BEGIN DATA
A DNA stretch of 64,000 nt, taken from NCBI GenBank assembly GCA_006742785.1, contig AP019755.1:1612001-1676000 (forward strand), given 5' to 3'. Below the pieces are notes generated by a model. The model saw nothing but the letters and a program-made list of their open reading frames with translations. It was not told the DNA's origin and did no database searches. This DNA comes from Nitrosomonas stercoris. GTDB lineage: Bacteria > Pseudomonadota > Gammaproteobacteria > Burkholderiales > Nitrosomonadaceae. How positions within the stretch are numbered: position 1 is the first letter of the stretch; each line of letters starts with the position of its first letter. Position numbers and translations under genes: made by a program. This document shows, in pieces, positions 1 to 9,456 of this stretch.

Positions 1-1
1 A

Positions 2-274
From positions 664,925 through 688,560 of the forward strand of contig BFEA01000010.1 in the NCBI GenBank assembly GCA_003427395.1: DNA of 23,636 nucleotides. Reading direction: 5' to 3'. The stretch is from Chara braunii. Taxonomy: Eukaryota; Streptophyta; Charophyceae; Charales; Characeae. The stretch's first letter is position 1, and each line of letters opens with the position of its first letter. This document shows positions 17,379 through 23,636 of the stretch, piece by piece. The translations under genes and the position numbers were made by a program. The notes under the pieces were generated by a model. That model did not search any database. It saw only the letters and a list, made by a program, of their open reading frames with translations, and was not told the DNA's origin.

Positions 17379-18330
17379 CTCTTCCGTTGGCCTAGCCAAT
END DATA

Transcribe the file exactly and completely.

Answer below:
A DNA stretch of 64,000 nt, taken from NCBI GenBank assembly GCA_006742785.1, contig AP019755.1:1612001-1676000 (forward strand), given 5' to 3'. Below the pieces are notes generated by a model. The model saw nothing but the letters and a program-made list of their open reading frames with translations. It was not told the DNA's origin and did no database searches. This DNA comes from Nitrosomonas stercoris. GTDB lineage: Bacteria > Pseudomonadota > Gammaproteobacteria > Burkholderiales > Nitrosomonadaceae. How positions within the stretch are numbered: position 1 is the first letter of the stretch; each line of letters starts with the position of its first letter. Position numbers and translations under genes: made by a program. This document shows, in pieces, positions 1 to 9,456 of this stretch.

Positions 1-1
1 A

Positions 2-274
From positions 664,925 through 688,560 of the forward strand of contig BFEA01000010.1 in the NCBI GenBank assembly GCA_003427395.1: DNA of 23,636 nucleotides. Reading direction: 5' to 3'. The stretch is from Chara braunii. Taxonomy: Eukaryota; Streptophyta; Charophyceae; Charales; Characeae. The stretch's first letter is position 1, and each line of letters opens with the position of its first letter. This document shows positions 17,379 through 23,636 of the stretch, piece by piece. The translations under genes and the position numbers were made by a program. The notes under the pieces were generated by a model. That model did not search any database. It saw only the letters and a list, made by a program, of their open reading frames with translations, and was not told the DNA's origin.

Positions 17379-18330
17379 CTCTTCCGTTGGCCTAGCCAAT